In Rust, Julie Mars disproves F. Scott Fitzgerald’s dictum that there are no second acts in American lives. The plot revolves around a long-orphaned painter named Margaret Shaw who, on a whim, abandons her life in New York City to learn to take up welding in Albuquerque, New Mexico. Sparks literally fly when Margaret meets Rico Garcia, the proprietor of an auto body shop whose passionless marriage also makes him a prime candidate for a second act. Yet even as both characters strive to create new lives in the present, they find themselves haunted by ghosts of the past. In Rico’s case, the past is personified by his self-destructive late brother Fernando, while Margaret lives with the gnawing mystery behind the disappearance of her parents decades earlier. That Mars breaks up the main narrative with glimpses of the harrowing tale of Margaret’s father — himself struggling to find a new life in the wake of personal tragedy and grave misfortune — adds texture to an already rich tapestry.

The novel’s title offers a hint regarding the controlling metaphor of the narrative. Margaret is not simply fascinated with welding or with metal work. She’s specifically interested in rust, “old metal that slowly transforms itself into dust after going through a long redheaded phase.” This long redheaded phase is exactly where Margaret finds herself at the beginning of the novel (despite being described as a raven-haired beauty) — not quite as young as she used to be, eyeing the future, and wondering along with Rico what she’ll do with the remainder of the time allotted to her.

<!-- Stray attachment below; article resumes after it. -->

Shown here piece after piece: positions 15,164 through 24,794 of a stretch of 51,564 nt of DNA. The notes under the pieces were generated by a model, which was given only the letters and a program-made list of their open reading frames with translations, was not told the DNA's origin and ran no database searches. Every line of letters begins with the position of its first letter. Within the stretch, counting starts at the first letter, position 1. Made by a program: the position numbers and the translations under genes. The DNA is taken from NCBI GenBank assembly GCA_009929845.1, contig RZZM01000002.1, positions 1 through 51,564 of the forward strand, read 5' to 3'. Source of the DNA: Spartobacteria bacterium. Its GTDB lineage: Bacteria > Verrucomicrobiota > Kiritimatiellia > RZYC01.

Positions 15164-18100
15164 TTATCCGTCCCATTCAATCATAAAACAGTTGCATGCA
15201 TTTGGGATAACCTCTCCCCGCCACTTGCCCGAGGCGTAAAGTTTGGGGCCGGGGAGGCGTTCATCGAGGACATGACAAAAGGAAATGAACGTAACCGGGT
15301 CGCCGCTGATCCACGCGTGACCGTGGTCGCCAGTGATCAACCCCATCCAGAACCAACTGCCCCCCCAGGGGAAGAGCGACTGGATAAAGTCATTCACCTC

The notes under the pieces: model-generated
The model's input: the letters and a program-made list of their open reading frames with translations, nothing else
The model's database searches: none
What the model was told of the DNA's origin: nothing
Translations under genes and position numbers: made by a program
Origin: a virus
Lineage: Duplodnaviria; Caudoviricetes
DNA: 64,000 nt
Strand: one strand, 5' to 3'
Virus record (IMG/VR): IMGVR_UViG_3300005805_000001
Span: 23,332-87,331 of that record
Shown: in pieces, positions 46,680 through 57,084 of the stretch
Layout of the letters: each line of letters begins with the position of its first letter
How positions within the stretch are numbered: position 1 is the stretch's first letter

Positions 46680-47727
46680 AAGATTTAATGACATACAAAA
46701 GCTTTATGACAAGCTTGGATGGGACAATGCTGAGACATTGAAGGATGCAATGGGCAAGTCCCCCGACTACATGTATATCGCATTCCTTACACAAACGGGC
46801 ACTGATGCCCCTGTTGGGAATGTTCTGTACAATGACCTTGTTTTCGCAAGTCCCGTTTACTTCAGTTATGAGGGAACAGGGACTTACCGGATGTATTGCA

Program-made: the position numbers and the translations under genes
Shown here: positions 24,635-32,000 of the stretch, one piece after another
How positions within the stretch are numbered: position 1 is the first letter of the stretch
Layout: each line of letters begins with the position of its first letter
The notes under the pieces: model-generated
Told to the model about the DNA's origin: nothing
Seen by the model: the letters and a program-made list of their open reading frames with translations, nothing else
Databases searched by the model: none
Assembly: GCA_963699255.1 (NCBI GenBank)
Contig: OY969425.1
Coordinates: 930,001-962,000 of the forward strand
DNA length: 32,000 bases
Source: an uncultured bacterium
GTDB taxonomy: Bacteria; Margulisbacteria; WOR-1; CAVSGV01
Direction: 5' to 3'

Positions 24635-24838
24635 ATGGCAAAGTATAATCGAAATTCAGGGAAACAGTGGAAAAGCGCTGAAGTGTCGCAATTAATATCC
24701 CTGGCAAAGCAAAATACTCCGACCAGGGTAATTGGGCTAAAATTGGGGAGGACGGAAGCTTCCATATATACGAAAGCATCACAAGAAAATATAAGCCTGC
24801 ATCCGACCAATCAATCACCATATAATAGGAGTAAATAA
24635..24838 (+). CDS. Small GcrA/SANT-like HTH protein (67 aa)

More than anything else, Rust is a novel about the slow passage of time, and Mars has an unparallelled gift for drawing out a moment, for filling a moment with meaning and poetry, for making room within a moment for what TS Eliot once called time for a hundred indecisions, a hundred visions and revisions. In the end, it’s humanity’s capacity for revision that makes Rust so moving, so true to life, for the parallel narratives of Margaret, Rico, and Margaret’s father suggest that while time moves forever forward — and while everything eventually turns to dust — the time we have, though certainly limited, is always ripe with potential. An excellent novel.

Review by Marc Schuster


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